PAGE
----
Multistate Corporate Taxation Self-Study Webinar (10 Hours)


Do you know whether your corporation’s activities cross state boundaries and establish a taxable presence (nexus)? Do you have the protocol in place to review and determine your multistate tax obligations? Do you have the systems in place to manage these obligations and minimize risk? Don’t wait until your company is audited to deal with the ever-changing morass of state tax laws and administrative policies governing nexus. Advance planning will save your company money, reduce risk and enhance your career opportunities. This self-study webinar explores:

  • Tax issues that arise from ongoing business operations and corporate reorganizations and dispositions
  • How to determine the proper tax liability for each nexus state
  • Planning opportunities to minimize your company’s overall state tax burden



To equip CPAs and other tax professionals with a comprehensive overview of multistate tax issues. You’ll gain practical knowledge and planning strategies for dealing with issues involving nexus, consolidated and combined tax returns and all multistate taxes, including income, sales/use, gross receipts, franchise and employment taxes. You’ll examine unitary business and apportionment and allocation issues under state income laws. And you’ll be prepared to structure transactions and businesses to your best tax advantage.

  • Nexus rules and limitations on income, franchise and sales and use taxes
    – Evolving nexus standards, including South Dakota v. Wayfair and economic nexus, as well as federal, judicial and legislative efforts
  • Sales tax: general application, exceptions by industry, transaction and customer
  • Situsing and sourcing sales
  • Cloud computing, digital goods and services
  • Unitary business doctrine
  • Combined and consolidated income reporting vs. separate reporting
  • Business vs. nonbusiness income
    – Allocation and apportionment
    – Business activity tests
  • Apportionment factors: sales, property and payroll, as well as “special” factors used by some states
  • Handling multistate tax audits
  • ASC 740-10 (formerly known as FIN 48) exposure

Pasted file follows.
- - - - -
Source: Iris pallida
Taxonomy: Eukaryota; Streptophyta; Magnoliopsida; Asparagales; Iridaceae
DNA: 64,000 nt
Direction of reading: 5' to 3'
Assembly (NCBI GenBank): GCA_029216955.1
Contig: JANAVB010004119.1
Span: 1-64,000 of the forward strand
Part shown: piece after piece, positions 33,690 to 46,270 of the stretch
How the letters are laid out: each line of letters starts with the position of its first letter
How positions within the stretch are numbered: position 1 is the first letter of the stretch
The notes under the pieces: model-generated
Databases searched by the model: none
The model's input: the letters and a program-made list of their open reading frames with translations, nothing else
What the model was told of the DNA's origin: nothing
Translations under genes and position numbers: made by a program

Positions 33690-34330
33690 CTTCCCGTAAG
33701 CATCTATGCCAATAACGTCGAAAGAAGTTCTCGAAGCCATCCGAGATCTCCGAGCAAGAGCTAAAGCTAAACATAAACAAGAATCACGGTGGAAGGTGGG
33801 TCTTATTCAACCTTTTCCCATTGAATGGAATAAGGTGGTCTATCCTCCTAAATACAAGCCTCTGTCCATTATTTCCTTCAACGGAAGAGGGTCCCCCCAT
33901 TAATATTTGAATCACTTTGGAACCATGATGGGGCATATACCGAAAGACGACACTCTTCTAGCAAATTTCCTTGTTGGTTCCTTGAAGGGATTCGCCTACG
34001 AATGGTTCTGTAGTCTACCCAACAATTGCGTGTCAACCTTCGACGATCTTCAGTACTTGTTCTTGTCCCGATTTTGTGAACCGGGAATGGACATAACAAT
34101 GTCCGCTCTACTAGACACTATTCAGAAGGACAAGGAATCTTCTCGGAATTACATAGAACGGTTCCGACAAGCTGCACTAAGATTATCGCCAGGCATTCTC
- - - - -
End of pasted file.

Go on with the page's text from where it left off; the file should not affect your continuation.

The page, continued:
• Planning opportunities to reduce overall tax burden
  • Strategies to prepare for, respond to and reduce the risks associated with state tax audits and notices
  • Amnesty and voluntary disclosure programs

• Recognize the current status of states’ ability to tax multistate businesses

• Recognize the factors upon which state nexus rules apply

• Identify the limitations imposed upon a states’ ability to tax a business

• Identify the states’ relative use of a state sales/use tax

• Recognize the states’ relative use of state individual income taxes

• Identify the states’ relative use of state corporate income/gross receipts taxes

• Identify the authority by which a state legislature can enact a state tax

• Recognize the court case requiring physical presence for nexus with a state under the due process clause

• Recognize the court case denying nexus to a state under the negative commerce clause

• Identify the court case establishing that the physical presence tests were applicable to sales and use taxes but not corporate income tax

• Recognize states’ position on economic nexus prior to Wayfair

• Identify the post-Wayfair role of physical presence in establishing sales/use tax nexus

• Identify the type of employment relationships that would generally create sales tax nexus for a company

• Recognize the court case that directly led to the enactment of Public Law 86-272

• Identify the types of taxes that Public Law 86-272 is applicable to

• Identify the court case that determined the type of in-state activity protected under Public Law 86-272

• Identify the extent to which the states’ administration of the sales and use tax is uniform

• Recognize the methodology used by most states to begin their calculation of state taxable income

• Identify the court case giving validity to the unitary business principle in the context of state income taxation

• Recognize the way in which the unitary business principle was developed

• Recognize the factors behind the concept of a unitary business

• Identify the court case that determined that gain from an investment function was not an operational function subject to apportionment

• Recognize the court case that determined that worldwide combined reporting was not in violation of the constitution

• Recognize the common ownership percentage used by states requiring combined returns for unitary businesses

• Identify the types of businesses that are most likely to be found to be inherently integrated and thus not combined with other business lines

• Identify the premises regarding business vs. nonbusiness income in the UDITPA


Basic knowledge of business taxation.


No advance preparation required.

Level of Knowledge: 


CPE Credit: 
NASBA Field of Study: